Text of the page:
BANGALORE – India’s biggest issue of public shares crawled to a close on Wednesday (Nov 10), with fintech app company Paytm successfully raising about 183 billion rupees (S$3.3 billion). It has surpassed the share sales of Coal India Ltd, India’s largest coal miner, and Reliance Power, the largest private sector electricity generator.
Paytm’s parent company, One97 Communications, received investments from the Government of Singapore, the Abu Dhabi Sovereign Wealth Fund and the University of Cambridge, as well as large investors such as Blackrock and the Canadian pension fund.
Institutional investors bid for 2.79 times the number of shares reserved for them, while retail investors bid for 1.66 times.
However, the record-setting initial public offering (IPO) was less brisk than expected, reaching full subscription on only the final lap of its three-day offer.
Paytm started as a mobile wallet in 2009, but saw its fortunes rise dramatically after 2016, when the government launched a national mobile payment system and Prime Minister Narendra Modi scrapped 500- and 1000- rupee banknotes on Nov 8 in a controversial “demonetisation” measure.
The company’s founder, Mr Vijay Shekhar Sharma, had then published full-page print advertisements congratulating the Prime Minister “on taking the boldest decision in the financial history of independent India”.
The IPO was launched on the fifth anniversary of the demonetisation announcement.
Paytm is now India’s largest digital payments platform, with a market share of about 40 per cent. The app has seen the number of users and transactions grow over time, and now allows its millions of users to buy insurance, send money to friends, and book movie tickets. One97 is yet to make a profit, but it says it will use the fresh funds to grow its ecosystem.
With the IPO, Ant Group, which had a 28 per cent holding in Paytm, sold shares worth 47.04 billion rupees and will be left with a 23 per cent stake. SoftBank’s Vision Fund cut its stake from 18.5 per cent to 16 per cent with a 16.89 billion rupee share sale.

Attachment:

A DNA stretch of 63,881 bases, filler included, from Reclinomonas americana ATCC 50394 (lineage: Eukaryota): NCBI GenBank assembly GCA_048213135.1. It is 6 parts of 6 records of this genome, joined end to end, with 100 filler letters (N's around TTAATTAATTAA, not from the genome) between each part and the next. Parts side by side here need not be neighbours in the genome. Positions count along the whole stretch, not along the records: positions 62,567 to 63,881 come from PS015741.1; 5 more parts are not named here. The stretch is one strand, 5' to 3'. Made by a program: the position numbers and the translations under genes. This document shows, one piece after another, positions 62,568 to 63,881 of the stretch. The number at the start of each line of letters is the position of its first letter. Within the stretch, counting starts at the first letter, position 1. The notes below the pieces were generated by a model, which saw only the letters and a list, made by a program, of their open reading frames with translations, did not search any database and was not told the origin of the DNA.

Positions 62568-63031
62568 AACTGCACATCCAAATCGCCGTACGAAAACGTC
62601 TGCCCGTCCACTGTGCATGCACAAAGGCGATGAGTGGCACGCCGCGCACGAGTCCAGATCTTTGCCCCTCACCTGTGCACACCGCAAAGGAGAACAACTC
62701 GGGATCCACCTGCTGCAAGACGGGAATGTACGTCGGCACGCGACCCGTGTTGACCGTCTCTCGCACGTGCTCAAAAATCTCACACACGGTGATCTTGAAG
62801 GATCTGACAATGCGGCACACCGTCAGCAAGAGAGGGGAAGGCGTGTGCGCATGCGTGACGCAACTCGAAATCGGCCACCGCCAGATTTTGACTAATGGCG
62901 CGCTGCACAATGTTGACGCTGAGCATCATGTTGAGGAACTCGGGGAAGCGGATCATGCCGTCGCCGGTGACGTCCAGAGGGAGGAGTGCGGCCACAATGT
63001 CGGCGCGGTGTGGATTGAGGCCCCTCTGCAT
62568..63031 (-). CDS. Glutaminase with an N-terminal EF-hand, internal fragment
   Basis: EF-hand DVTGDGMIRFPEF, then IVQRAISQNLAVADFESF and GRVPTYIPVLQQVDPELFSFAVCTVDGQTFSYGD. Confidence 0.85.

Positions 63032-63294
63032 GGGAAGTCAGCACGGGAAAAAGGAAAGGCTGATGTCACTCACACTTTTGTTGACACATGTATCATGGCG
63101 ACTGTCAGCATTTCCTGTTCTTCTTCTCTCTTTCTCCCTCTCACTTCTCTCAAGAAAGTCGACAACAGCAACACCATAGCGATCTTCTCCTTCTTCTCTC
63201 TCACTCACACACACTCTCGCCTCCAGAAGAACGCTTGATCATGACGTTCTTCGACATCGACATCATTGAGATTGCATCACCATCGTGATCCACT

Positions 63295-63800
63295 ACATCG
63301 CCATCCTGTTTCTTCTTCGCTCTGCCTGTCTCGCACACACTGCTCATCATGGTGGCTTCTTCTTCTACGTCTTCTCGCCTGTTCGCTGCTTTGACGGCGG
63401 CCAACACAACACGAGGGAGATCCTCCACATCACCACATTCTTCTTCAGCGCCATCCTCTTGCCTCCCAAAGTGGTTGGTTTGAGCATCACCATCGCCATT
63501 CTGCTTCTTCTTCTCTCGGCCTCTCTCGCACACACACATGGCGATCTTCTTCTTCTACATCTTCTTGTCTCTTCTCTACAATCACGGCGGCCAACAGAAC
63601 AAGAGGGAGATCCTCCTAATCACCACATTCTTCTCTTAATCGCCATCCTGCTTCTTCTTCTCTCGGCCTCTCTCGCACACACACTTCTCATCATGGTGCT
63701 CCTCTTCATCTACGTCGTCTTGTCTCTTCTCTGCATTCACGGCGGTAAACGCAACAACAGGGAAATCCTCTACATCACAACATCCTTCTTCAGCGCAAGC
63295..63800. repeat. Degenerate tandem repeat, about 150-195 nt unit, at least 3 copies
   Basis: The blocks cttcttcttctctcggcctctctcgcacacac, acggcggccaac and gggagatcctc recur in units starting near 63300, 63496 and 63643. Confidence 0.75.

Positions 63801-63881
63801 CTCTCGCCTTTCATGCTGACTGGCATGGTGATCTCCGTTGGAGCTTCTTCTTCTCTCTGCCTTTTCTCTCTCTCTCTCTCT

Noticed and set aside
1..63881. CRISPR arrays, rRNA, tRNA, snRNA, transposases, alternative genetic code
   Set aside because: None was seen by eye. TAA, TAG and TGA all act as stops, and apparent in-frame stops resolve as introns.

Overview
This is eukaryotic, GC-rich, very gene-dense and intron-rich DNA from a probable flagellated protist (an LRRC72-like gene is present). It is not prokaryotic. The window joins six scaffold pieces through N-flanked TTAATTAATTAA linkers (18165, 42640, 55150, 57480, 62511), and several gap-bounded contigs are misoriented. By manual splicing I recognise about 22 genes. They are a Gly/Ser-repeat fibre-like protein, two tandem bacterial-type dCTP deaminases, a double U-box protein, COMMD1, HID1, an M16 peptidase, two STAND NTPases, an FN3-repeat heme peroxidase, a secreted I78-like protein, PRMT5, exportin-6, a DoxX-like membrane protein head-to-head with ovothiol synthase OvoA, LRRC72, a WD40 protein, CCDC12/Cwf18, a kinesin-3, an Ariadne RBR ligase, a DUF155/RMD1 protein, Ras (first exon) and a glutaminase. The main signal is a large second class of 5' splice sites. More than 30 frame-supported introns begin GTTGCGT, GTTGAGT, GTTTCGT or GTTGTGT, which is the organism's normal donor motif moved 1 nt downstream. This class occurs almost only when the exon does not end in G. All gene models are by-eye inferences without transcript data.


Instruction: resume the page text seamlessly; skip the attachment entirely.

Paytm faces stiff competition from Google Pay, Walmart’s PhonePe and WhatsApp, which may have contributed to the somewhat tepid response to its public offer.
The IPO was oversubscribed by about 1.89 times, which some analysts said is on a par with global issues, but markedly lower than for other recent Indian tech IPOs.
Online beauty shop Nykaa was oversubscribed 82 times on Wednesday. In July, food delivery app Zomato’s IPO was oversubscribed by 38 times. But both companies are smaller than Paytm.
Analysts said the slow uptake could have been because the pricing of the shares appeared to be expensive to retail investors. Paytm priced its shares at 2,080 to 2,150 rupees, valuing the company at 1.39 trillion rupees, which is at the upper end of the price band.
India’s stock market has soared to record highs in recent months, following the lifting of lockdowns and reopening of businesses. There was a flurry of public listings too, including those of tech companies such as hotel booking site Oyo, courier app Delhivery and insurance aggregator PolicyBazaar.
Finance professor Aswath Damodaran from New York University wrote in his blog that since almost all of Paytm’s value comes from future expectations, and there was significant uncertainty on every dimension, this was not a “buy-and-hold sort of investment”.
“This is the type of stock that you would put 5 per cent or perhaps 10 per cent of your portfolio in, not 25 or 40 per cent,” he said.
A Bangalore start-up investor said he chose not to invest in Paytm despite it being a digital wallet leader because the “high valuation signalled that there is no clear path to profitability yet”.
A day into the share issue, Mr Harsh Goenka, the chairman of RPG Group, tweeted praise for Paytm’s founder: “To prosper in the new India, you don’t need family background, knowledge of great English or money – you need to dream, persevere and work hard. A teacher’s son, from a small city, from a Hindi medium school is doing the biggest IPO in our history.”